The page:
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Trent University Anthropologist Explores Global Impact of Olive Oil


Research Reveals National Political Imagery Affects Food Economies

Monday, August 11, 2008, Peterborough, Ontario

According to Trent University anthropology professor Dr. Anne Meneley, the marketing of olive oil from various parts of the world is highly affected by society’s cultural relationship with food and reflects the current state of global economics and politics.

“Palestinian olive oil provides the maximal contrast to Tuscan olive oil, which benefits greatly from the positive imagery associated with its location,” Prof. Meneley explained. “Palestine, on the other hand, is not imagined as a desirable place to go – it is seen as a site of danger, which affects the trajectory of the marketing of its olive oil.”

Tuscan producers are considered the most successful olive oil marketers in the world, however after spending some time researching their industry, Prof. Meneley turned to lesser known world of Palestinian olive oil. “After 9-11, I felt a sense of obligation to teach about the Middle East,” she noted. This interest led her into the olive tree groves of Palestine, home to some of the oldest groves in the world, with some dating back as far as 2,000 years.

To market their product, Palestinian olive oil producers have developed a fair trade label that appeals to people internationally who feel solidarity with the Palestinian farmers. They have also adapted their oil production methods to meet global tastes. Prof. Meneley explained that olive oil has to pass two tests in order to legally qualify as extra virgin. The first is a chemical test to determine if its acidity level is less than 0.8%, and the second is an organoleptic test – or taste test. “Experts grade the oil’s flavour to ensure there are no defects and that it doesn’t taste skunky,” said Prof. Meneley. She went on to explain that the quality criteria are based on European standards which reflect their hegemony in global gourmet foods. “Olive oil quality is modeled on the wine industry, which uses a discourse of connoisseurship.”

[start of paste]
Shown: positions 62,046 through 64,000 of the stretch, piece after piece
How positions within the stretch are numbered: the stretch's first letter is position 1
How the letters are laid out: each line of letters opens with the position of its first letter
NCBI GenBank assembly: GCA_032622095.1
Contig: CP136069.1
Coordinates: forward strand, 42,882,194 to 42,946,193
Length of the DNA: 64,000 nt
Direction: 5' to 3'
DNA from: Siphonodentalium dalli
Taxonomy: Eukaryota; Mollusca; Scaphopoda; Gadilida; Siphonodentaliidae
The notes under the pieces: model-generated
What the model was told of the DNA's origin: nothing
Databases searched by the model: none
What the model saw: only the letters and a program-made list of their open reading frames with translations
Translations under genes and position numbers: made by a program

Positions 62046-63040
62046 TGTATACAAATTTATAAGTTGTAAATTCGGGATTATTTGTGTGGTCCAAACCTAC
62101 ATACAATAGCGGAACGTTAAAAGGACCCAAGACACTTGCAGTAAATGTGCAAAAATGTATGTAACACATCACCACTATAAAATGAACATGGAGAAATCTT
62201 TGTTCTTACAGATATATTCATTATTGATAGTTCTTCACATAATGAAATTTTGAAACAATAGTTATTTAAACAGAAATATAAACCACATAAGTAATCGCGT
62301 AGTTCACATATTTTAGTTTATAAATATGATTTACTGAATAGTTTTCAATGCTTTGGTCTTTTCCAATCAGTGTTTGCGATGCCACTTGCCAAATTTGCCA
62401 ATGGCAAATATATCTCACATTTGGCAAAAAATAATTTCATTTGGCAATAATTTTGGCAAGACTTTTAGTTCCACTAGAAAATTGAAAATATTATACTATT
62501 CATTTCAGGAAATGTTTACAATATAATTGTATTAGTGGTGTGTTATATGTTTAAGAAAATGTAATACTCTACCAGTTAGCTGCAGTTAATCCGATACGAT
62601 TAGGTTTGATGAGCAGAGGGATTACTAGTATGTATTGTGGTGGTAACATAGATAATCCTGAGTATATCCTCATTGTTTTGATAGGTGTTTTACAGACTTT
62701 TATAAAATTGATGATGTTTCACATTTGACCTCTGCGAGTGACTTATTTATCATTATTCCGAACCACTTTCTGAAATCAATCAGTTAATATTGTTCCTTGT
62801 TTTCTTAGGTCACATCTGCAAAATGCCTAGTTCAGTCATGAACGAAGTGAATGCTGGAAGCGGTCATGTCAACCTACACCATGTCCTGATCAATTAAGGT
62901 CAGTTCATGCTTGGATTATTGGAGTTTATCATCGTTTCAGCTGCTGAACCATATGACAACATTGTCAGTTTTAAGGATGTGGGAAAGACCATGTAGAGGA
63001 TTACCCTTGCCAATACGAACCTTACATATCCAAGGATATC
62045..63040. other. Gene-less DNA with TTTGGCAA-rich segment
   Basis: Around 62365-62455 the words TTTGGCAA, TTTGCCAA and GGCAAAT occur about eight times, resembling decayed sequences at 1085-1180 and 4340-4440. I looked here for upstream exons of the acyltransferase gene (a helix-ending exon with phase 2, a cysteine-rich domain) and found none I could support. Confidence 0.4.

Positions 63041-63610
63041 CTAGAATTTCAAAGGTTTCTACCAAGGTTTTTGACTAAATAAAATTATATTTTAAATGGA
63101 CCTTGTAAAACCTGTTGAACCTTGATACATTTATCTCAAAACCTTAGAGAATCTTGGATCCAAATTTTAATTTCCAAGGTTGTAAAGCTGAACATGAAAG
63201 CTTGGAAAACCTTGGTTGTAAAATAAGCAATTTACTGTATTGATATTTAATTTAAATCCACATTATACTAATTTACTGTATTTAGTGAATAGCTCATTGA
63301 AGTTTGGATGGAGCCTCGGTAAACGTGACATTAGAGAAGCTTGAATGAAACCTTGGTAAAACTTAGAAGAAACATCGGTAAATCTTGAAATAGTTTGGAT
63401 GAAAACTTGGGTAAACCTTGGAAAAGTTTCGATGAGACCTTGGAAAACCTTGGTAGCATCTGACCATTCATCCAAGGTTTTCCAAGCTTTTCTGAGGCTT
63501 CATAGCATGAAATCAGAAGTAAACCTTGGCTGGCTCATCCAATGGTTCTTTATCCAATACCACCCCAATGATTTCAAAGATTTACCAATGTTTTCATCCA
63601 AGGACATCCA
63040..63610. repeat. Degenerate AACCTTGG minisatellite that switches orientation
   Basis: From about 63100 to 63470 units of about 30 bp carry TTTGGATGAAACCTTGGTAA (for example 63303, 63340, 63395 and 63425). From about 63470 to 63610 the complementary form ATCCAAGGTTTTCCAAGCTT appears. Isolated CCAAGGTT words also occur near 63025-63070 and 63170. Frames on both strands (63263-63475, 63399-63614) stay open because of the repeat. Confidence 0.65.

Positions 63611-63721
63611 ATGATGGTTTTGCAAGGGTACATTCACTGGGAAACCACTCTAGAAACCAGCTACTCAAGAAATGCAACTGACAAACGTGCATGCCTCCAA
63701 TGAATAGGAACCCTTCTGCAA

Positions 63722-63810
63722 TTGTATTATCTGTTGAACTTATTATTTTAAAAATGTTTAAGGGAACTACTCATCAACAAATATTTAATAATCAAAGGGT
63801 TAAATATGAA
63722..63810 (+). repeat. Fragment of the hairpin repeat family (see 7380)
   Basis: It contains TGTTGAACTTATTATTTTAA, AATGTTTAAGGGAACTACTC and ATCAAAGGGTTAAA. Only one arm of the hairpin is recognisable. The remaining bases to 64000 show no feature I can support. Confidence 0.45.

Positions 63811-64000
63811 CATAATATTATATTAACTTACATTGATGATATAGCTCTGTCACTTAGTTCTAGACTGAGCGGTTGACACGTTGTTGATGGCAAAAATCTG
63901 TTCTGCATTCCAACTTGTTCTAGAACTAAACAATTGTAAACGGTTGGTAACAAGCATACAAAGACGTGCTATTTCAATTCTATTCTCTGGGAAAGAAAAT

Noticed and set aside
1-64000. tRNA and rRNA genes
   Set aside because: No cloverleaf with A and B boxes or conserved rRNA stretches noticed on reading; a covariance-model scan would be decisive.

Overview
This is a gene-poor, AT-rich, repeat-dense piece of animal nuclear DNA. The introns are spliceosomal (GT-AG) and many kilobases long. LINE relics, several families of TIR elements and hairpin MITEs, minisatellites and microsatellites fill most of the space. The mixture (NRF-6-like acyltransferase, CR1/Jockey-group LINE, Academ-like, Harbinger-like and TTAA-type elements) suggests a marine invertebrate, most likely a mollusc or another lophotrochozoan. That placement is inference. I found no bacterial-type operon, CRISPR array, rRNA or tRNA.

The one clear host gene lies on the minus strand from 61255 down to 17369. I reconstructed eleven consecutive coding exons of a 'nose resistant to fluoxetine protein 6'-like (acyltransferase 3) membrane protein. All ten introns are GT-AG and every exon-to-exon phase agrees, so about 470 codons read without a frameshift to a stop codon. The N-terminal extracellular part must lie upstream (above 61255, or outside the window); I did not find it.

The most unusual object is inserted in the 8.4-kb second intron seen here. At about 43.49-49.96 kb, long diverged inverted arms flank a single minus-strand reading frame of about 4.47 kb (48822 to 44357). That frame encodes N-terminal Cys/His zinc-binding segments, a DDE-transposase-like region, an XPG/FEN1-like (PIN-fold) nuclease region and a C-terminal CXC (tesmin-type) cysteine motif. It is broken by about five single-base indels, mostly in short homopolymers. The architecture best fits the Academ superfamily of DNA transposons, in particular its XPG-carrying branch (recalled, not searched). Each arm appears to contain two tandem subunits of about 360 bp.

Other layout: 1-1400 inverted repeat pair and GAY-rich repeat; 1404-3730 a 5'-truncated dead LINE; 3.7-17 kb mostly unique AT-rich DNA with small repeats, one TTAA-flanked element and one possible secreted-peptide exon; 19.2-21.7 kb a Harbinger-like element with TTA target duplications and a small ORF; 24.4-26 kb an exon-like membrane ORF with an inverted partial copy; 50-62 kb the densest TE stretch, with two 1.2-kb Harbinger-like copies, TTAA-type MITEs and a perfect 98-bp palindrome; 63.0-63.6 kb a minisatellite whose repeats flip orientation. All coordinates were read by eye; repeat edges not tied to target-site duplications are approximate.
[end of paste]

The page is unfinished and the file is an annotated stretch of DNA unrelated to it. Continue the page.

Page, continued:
Olive oil is very important to Palestine’s economy. However, it remains difficult to export because there is no port, airport and it has an uncertain legal status. Since the closure of the border, Israel has tightened up permits so Palestinian farmers have to transfer oil from truck to truck and need someone with Jerusalem identification to bring it to the port of Haifa, where Israeli firms pack it up for shipping. Even then, depending on how the product is labelled, it may be held up on the docks. This is problematic for Palestinian olive oil marketers because olive oil is very sensitive to light and heat.

In addition to her research on the production, consumption and circulation of olive oil, Prof. Meneley also explores its cultural significance. She commented that “Palestinian olive oil resonates in Judaism, Christianity and Islam, who share in the symbolism of olive branches as a representation of peace.”

Here in Canada, olive oil has created new opportunities for improved social understanding. The work of Robert Massoud, who founded Zatoun, a non-profit organization that imports fair trade olive oil from Palestine, was recognized by the YMCA International in 2004. Nominated by Yosher, a Jewish activist group based in Toronto, Mr. Massoud received the 2004 YMCA Peace Medallion for Metropolitan Toronto primarily on the strength of his work with Zatoun, which is the Arabic word for olive. This organization has become one of the leading suppliers of Palestinian olive oil in Canada, enabling consumers to purchase it online at www.zatoun.com.

“Although no consumer movement can replace political efforts to make Palestine a viable state, people can use everyday food choices to embody a peaceful political agenda,” said Prof. Meneley.


For further information, please contact Professor Anne Meneley, Anthropology Department, (705) 748-1011, ext. 7825.